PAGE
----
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Related to paratyphoid: parathyroid, enteric fever


see salmonellosissalmonellosis
, any of a group of infectious diseases caused by intestinal bacteria of the genus Salmonella, including typhoid fever, paratyphoid fever, blood poisoning, and food poisoning (gastroenteritis).

Typhoid fever, caused by S.
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The following article is from The Great Soviet Encyclopedia (1979). It might be outdated or ideologically biased.



any one of several intestinal infections caused by microorganisms of the genus Salmonella. A distinction is made between paratyphoids A and B, which are similar in etiology, epidemiology, and clinical symptoms to typhoid, and paratyphoid C, which usually occurs as a food poisoning.

Paratyphoid C occurs rarely, generally in persons weakened by other infections or by chronic disease. The sources of infection are cattle, swine, and other animals, and man becomes infected by eating insufficiently cooked meat of diseased animals.

In paratyphoids A and B the source of infection is a human being, either infected or a carrier. The carrier state results more often after a case of paratyphoid than after typhoid, but it is usually of shorter duration. The bacteria are excreted with feces and urine. They are stable in the external environment, surviving up to ten days in milk at 18° to 20°C and several months in soil. The factors involved in transmission of the infection are water, food, flies, and infected articles.

The incubation period ranges from three days to two weeks. Paratyphoids differ from typhoid in having a more acute onset, comparatively mild course, and shorter duration of illness. The main symptoms are chills, nausea, vomiting, headache, fever of about 39°C, and, frequently, diarrhea.

Laboratory studies for an accurate diagnosis include, in the first few days of the disease, isolation of the causative agent from blood and later from urine and bile and subsequent serological tests. Prevention and treatment are the same as for typhoid.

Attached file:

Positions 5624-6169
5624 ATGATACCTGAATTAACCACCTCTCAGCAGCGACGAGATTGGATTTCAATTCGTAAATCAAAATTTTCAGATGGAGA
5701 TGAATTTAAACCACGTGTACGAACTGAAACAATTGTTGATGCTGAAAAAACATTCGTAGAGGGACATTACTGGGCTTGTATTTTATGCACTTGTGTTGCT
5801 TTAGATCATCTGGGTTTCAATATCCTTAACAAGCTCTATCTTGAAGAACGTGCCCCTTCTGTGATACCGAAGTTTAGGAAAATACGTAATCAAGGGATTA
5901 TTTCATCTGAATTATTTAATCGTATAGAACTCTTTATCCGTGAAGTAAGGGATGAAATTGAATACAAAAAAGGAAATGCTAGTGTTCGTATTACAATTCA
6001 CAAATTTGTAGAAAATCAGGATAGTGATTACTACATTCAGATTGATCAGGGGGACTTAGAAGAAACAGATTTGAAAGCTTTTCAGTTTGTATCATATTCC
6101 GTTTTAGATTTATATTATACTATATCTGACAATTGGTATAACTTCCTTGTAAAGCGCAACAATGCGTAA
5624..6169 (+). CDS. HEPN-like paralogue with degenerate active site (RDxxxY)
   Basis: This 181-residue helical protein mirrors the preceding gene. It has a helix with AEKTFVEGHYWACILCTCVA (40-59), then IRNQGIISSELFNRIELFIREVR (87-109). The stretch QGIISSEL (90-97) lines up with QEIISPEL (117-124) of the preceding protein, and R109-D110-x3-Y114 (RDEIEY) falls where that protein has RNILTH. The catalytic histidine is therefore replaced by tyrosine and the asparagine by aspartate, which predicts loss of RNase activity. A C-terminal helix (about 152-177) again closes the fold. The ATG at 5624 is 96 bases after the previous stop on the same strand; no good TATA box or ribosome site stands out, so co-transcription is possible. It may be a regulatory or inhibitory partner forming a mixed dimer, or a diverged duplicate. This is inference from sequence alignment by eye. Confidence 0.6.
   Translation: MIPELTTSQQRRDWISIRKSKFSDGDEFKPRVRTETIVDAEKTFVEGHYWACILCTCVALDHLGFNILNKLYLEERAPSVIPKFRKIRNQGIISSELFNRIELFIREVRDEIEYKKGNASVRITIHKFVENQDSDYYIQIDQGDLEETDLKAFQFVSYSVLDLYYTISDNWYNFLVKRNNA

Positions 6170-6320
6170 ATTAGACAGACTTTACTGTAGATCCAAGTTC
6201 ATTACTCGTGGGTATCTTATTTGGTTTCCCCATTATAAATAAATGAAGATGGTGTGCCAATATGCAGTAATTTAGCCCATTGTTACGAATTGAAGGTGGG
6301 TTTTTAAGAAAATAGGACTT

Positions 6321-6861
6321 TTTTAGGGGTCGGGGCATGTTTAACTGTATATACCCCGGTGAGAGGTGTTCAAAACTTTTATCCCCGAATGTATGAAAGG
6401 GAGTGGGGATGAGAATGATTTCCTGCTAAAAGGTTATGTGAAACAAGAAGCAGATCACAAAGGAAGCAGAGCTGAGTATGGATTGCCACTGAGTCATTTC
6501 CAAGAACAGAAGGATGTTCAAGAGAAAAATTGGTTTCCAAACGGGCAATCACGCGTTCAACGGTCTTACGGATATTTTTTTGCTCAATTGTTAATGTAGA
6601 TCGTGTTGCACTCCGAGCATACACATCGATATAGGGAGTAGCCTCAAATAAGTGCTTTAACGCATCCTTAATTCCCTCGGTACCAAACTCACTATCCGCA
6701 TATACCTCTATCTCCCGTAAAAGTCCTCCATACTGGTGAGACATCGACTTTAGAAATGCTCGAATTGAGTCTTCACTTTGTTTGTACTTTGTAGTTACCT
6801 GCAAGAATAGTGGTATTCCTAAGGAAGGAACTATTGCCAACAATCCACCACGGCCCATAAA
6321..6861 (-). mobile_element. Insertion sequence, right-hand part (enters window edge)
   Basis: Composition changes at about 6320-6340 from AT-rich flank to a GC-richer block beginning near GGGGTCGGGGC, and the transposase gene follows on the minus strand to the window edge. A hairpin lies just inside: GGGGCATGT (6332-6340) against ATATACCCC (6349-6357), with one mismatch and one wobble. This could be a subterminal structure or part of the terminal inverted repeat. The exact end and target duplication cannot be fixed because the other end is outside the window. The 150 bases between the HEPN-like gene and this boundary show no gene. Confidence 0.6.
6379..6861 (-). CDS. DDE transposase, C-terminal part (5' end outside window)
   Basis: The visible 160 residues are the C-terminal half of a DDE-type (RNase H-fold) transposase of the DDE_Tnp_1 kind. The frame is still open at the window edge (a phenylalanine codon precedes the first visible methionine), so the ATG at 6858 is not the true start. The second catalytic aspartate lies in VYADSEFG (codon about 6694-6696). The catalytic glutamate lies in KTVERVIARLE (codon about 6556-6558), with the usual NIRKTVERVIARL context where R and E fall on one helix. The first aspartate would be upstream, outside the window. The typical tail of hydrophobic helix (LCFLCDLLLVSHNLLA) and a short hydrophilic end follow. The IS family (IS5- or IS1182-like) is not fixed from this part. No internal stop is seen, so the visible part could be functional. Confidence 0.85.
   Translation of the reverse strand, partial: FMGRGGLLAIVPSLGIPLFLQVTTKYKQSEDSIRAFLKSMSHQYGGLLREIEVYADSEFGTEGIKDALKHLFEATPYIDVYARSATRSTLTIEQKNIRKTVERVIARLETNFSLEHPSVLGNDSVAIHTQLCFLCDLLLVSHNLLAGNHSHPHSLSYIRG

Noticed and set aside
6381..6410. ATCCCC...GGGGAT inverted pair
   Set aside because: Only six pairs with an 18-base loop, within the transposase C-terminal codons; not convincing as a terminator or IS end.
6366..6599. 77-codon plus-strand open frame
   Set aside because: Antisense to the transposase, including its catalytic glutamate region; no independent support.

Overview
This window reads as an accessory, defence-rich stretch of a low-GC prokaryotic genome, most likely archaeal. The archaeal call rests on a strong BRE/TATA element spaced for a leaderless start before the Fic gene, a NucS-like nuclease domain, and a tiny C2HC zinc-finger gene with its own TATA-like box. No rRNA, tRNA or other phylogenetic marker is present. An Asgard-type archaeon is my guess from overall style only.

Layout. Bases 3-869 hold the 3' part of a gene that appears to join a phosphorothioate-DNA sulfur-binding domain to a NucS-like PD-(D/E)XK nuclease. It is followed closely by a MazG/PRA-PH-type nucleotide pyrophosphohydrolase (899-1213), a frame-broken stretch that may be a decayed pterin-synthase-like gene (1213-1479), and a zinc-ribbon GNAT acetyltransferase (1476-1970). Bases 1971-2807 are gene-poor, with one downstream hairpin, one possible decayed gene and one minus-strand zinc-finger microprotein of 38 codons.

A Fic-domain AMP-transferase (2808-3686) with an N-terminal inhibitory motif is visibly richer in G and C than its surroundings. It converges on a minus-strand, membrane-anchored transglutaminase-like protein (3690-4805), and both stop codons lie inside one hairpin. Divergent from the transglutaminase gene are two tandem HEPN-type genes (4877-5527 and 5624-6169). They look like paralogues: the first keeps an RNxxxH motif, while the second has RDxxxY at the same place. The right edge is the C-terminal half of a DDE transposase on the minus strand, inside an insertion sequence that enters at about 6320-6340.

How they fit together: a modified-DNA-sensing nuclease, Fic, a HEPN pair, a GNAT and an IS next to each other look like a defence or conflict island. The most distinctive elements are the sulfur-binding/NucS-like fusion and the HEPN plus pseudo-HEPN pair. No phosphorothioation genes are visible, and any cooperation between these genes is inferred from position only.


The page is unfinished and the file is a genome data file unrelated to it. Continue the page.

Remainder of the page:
Obshchaia i chastnaia epidemiologiia: Rukovodstvo dlia vrachei, vol. 1. Edited by I. I. Elkin. Moscow, 1973.


The Great Soviet Encyclopedia, 3rd Edition (1970-1979). © 2010 The Gale Group, Inc. All rights reserved.
References in periodicals archive ?
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(23.) Crump JA, Mintz ED, Global Trends in Typhoid and Paratyphoid Fever, Clin Infect Dis 2010; :241-6.
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Typhi as it usually involves smaller inocula than paratyphoid achieved through food borne transmission that requires large inocula [30].
Chickenpox, influenza, mumps, scabies, typhoid and paratyphoid, hepatitis (B,C,D) and other zoonotic ailments or those relating to an animal disease that can infect humans will be reported to authorities within a week.
Of the 32 Salmonella isolates, the predominant serotype was Salmonella typhimurium which accounted for more than 40% (13/32) of isolates, followed by paratyphoid B and Salmonella enteritidis.
He died from disease (paratyphoid) in 1916, when he was 27, and is buried in Amara War Cemetery (now Iraq).
In Calcutta she suffered from paratyphoid fever, and in Karachi she contracted polio, which left her with a disability.
Anaphylactoid purpura, also known as HSP, is an IgA-mediated vasculitis due to antigen-antibody complexes resulting from bacterial (Hemophilus influenza, parainfluenza, mycoplasma, Legionella, Yersinia, Shigella and Salmonella species) and viral (adenoviruses, Epstein-Barr virus, parvoviruses and varicella) infections, vaccinations (cholera, measles, paratyphoid A and B, typhoid, and yellow fever), medications (ampicillin, erythromycin, penicillin, quinidine, and quinine) or autoimmune disorders (2).
Inadequate WS practices and services lead to a higher prevalence of waterborne diseases, such as acute diarrhea (mostly among infants and children), hepatitis, typhoid and paratyphoid enteric fevers, and intestinal parasites and other parasitic diseases (6).
It is an infectious disease manifested in three forms--gastroenteritis, involving nausea, fever, vomiting and diarrhoea, enteric fever (typhoid and paratyphoid) and septicemia, usually characterized by fever, anorexia, anaemia and local lesions on visceral organs (Samuel, 1996).